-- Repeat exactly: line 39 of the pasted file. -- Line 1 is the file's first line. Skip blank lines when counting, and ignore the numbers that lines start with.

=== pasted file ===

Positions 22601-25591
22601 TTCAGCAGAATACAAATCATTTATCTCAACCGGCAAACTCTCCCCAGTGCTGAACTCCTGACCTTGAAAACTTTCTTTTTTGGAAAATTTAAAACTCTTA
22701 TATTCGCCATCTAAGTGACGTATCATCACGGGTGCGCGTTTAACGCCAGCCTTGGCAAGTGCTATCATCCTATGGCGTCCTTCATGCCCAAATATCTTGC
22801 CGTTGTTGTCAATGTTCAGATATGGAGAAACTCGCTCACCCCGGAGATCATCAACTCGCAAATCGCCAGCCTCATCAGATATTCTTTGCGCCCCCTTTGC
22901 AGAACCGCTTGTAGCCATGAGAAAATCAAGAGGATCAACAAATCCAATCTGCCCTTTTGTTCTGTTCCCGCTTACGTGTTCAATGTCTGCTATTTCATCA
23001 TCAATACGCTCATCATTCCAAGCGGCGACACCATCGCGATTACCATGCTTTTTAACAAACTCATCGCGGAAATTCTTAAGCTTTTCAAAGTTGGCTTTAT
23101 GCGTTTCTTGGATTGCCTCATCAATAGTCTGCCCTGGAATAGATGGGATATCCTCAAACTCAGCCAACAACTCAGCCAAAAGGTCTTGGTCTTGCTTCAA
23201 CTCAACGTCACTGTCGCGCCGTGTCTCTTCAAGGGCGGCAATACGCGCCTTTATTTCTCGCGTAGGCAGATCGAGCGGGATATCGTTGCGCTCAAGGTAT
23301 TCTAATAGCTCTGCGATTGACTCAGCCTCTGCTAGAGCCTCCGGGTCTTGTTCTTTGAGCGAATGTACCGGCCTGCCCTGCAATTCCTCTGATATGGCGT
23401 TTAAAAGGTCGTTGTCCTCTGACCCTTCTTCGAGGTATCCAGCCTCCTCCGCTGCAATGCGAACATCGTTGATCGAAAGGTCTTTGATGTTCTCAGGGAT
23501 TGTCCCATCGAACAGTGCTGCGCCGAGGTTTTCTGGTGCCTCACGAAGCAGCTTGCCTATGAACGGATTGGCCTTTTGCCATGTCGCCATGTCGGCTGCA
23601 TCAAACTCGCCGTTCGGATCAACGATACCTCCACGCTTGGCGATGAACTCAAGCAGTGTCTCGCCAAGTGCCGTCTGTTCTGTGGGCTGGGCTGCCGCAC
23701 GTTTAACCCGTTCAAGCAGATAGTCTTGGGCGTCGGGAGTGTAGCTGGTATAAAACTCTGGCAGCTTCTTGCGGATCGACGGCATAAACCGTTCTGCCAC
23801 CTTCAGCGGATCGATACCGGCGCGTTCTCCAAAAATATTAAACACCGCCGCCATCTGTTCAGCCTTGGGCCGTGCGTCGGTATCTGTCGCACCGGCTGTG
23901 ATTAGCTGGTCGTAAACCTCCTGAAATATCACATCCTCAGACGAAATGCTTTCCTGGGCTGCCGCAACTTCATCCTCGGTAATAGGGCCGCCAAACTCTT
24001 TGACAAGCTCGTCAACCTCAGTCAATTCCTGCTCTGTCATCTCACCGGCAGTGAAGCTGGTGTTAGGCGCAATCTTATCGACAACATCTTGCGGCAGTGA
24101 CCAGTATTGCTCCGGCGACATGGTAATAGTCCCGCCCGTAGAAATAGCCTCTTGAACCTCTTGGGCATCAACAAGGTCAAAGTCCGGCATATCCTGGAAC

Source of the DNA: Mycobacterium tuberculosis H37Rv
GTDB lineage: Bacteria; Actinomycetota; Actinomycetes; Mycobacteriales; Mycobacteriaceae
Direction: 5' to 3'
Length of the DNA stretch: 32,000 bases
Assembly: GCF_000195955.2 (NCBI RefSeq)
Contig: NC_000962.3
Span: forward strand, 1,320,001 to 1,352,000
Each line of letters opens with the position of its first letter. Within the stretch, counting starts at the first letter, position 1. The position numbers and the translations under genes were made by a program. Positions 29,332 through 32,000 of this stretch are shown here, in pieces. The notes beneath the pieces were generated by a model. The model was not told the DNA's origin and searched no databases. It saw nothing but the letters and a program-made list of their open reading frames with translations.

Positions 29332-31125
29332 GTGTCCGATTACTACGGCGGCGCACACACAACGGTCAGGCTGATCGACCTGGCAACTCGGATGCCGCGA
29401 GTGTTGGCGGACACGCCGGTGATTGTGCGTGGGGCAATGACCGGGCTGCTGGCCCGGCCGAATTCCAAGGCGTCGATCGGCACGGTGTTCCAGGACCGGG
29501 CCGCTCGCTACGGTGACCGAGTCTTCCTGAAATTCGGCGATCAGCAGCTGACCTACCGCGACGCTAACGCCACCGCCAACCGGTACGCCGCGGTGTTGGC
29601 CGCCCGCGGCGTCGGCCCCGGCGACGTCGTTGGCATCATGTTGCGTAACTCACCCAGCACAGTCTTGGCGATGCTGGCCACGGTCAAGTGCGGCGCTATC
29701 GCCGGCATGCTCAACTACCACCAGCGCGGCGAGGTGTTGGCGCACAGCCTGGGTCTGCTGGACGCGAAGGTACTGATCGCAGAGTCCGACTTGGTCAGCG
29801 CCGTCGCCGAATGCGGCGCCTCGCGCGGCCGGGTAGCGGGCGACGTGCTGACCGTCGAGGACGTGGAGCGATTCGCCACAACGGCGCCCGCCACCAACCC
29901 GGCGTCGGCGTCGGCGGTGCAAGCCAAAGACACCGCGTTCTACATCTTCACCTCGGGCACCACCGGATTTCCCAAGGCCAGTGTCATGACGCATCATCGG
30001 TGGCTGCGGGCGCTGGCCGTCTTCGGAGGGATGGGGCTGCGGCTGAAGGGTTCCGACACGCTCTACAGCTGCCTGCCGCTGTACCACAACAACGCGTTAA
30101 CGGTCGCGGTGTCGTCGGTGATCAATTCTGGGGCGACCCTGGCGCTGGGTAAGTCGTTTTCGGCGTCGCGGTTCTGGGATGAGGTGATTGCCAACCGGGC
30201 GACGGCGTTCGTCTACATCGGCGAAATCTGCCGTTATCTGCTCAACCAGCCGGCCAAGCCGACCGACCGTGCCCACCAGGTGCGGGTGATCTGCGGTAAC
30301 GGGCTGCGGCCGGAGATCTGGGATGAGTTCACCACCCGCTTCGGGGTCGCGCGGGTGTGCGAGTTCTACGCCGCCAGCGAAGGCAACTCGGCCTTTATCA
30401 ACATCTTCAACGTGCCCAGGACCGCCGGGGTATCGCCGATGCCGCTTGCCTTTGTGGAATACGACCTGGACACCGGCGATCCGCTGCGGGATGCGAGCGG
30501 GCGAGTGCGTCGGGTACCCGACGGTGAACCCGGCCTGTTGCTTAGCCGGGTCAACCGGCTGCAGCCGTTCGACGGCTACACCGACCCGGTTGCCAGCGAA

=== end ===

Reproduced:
30501 GCGAGTGCGTCGGGTACCCGACGGTGAACCCGGCCTGTTGCTTAGCCGGGTCAACCGGCTGCAGCCGTTCGACGGCTACACCGACCCGGTTGCCAGCGAA